The Story Of Our Garden

Nick was way ahead of me. He was born a gardener, or at least began gardening at an early age. He helped his grandmother, a tough German woman who grew flowers at the home Nick and his two older brothers, mother, and grandmother lived in. Nick’s father died when he was five.

Garden, gardening, Parkinson’s, birds, joy, inspiration, trials, God, love, passion, humility

His real gardening began at Benjamin Granklin Elementary, in Cleveland. Each child, from kindergarten, on, had a little plot of ground to plant things in. The younger kids had smaller plots and only grew a few things, but as the children moved along in grades, they received larger plots. During the summer, the kids would walk to the school garden and tend their plants. 

From the time we were married and had our first house, Nick gardened. At our first house, he converted a goldfish pond to a garden. We had small children, so we filled in the little pond. We have a photo that I have given to our son, that shows him, about age three, pulling a wagon with vegetables in it. 

The garden expanded with our next house, and at our third house, the hose we lived in for thirty years, prior to moving here, Nick had a huge garden filled with vegetables, flowers and rows of sunflowers. People walking in the park behind out house would stop and look at it. 

I grew roses in the big garden, until they became too much of a pain, and then I made my own cottage garden on the side of the house. Nick helped me a lot. 

My dad gardens a bit. A swimming pool toook up most of the yard, so his gardenin space was limited. He grew zucchini, which I thought was disgusting. I hadn’t tried it, but the name was weird. I love it, now.  He grew lovely roses and would pick bouquets and deliver them to shut-ins from his church.

When my dad was old and in a wheelchair, I would bring him to our house, wheelhim eo the back, and hand him the hose. He loved watering the garden. Once day, he told my that my roses were more beautiful than his. 

When we moved from Ohio, gardening was in our past. Nick had filled in his big garden with grass. Parkinson’s had taken away his stamina and some of his strength. I didn’t think I would garden because you sweat and I don’t like snakes. 

Perhaps the twentieth wonder of the world is that I began gardening, in earnest. As Nick’s strength and stamina continued to lesson his ability to do such work, I chose to try to create a bit of a refuge in our own yard, as home became the place Nick was most comfortable.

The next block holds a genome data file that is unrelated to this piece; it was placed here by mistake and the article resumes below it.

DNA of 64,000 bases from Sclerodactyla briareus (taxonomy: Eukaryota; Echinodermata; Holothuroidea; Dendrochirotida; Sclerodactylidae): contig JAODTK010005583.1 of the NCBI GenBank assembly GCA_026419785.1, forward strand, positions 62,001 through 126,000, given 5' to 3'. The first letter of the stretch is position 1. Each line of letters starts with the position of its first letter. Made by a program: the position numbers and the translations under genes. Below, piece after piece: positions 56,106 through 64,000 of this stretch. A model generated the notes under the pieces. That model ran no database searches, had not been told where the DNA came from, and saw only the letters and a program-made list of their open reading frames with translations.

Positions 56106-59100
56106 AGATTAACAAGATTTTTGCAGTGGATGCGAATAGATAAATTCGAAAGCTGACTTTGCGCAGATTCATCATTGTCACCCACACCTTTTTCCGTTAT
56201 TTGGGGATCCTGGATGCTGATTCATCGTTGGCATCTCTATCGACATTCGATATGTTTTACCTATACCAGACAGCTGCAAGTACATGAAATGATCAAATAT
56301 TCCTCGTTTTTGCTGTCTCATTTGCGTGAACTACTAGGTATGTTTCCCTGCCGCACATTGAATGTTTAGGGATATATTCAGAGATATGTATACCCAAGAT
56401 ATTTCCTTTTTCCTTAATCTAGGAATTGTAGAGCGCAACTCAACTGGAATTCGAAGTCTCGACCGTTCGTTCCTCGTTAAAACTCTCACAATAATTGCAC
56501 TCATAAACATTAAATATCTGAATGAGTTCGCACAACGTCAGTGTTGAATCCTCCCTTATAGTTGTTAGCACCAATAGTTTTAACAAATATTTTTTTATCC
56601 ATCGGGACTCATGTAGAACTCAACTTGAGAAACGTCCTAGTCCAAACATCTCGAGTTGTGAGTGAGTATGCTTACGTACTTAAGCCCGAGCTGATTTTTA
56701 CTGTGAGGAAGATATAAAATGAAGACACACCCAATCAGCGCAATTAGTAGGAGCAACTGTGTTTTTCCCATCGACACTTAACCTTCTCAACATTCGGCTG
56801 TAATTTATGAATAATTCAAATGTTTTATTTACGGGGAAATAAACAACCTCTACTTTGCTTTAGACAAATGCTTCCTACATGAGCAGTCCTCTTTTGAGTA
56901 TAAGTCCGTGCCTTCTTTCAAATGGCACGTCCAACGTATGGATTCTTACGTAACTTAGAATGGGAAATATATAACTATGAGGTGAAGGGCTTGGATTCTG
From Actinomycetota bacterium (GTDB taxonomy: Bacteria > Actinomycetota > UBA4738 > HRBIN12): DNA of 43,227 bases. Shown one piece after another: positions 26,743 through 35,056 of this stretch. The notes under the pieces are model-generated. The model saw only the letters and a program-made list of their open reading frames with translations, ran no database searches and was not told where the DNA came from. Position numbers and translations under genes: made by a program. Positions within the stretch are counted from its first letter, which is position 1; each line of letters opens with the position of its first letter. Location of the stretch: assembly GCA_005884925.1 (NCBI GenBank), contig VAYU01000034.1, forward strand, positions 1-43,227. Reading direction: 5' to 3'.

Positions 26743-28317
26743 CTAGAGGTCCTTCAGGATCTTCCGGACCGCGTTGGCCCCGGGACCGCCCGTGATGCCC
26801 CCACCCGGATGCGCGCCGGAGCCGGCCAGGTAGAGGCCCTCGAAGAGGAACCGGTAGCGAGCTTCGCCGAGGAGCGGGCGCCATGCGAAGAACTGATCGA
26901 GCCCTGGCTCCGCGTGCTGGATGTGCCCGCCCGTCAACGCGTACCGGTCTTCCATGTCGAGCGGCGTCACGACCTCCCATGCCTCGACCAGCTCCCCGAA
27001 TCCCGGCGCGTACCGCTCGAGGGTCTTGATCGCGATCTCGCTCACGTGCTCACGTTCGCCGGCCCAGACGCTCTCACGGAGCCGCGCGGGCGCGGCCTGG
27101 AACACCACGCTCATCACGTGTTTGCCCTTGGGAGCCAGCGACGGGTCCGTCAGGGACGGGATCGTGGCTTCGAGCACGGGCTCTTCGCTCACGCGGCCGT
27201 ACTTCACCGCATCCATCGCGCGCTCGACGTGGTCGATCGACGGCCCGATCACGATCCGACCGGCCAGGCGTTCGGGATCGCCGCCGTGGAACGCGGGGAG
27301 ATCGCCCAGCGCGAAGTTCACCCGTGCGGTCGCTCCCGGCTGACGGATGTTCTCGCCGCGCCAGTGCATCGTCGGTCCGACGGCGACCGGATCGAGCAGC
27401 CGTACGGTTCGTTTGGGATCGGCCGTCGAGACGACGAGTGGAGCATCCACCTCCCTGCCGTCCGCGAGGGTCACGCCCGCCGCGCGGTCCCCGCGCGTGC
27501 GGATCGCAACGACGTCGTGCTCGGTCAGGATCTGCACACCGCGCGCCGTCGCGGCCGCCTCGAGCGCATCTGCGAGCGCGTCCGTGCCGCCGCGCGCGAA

This is called a Trial and Error garden. South Carolina isn’t Ohio. Both have clay. Down here it is red. Hard. Great if you want to make red clay pots. 

When we moved to this house, which has a agreenspace behind it, that isn’t maintained by the HOA, Nick thought wildflowers would look nice back there. 

And that is how this all started. 

From wildflowers, grew my vision of a wildflower, perennial, shru, and gras garden. 

Inside our fence, I decided to switch to mostly perennials. 

What a job, but what a joy. 

I have had to study a lot, go to YouTube, read, and ask questions. I am learning that like people, plants die, sometimes before there time. It is nature.

This is my creative project. It is my art, my writing, my job. 

Nick helps when he can. He planted a few perennials, waters,and hauls pee gravel and this week, he spread some. That is hard for him, but good. I love seeing him in the garden or talking ‘garden talk’ with him. 

This is going to be a work-in-progress. It probably will never be totally done. There will be plant births, deaths, birthdays, graduations and some that are put into time-out.

Nature will win. I watch weather radar like a begonia. I water in spite of the cost. And we feed the birds and watch butterflies and dragonflies and squirrels and little green lizards, enjoy the bounty.

I work slowly. I sweat. I get weary bones. But each morning when I get up, thegarden calls me. It sings a song of grace and glory. I gives me more than I can give it. When I look closely at the blooms, the intracies of their design, everyything in the world goes away. All I see is God. Hope. Joy. 

I wish I would have gotten into gardening earlier. But that wsn’t the design of my life. Maybe it has come to me, now, when there are times that I feel life waning. Tick Tock. 

Now, I have to go haul more pea gravel.

Susan 

6 thoughts on “The Story Of Our Garden

  1. Sue,

    Lovely post. It’s a shame more schools can’t provide little plots for their students to garden. It’s always magic, watching something grow, very nurturing for body and soul, a great lesson in science and empathy.

    Sandra

    1. Thank you. I have thought schools should do that, too. It has life-long value. I am now gardening, but Nick is the gardener. My inspiration

      Thank you for the nice comment.

      Susan

  2. I love the fact that as Nick’s ability to work in the garden has waned, your enthusiasm has grown. It’s like your gardening gene lay dormant until it was needed. Your partnership is very touching…and the garden is looking beautiful!

    1. That does seem so. I am taking up the shovel. There is a season for everything. Thank you for reading and commenting.

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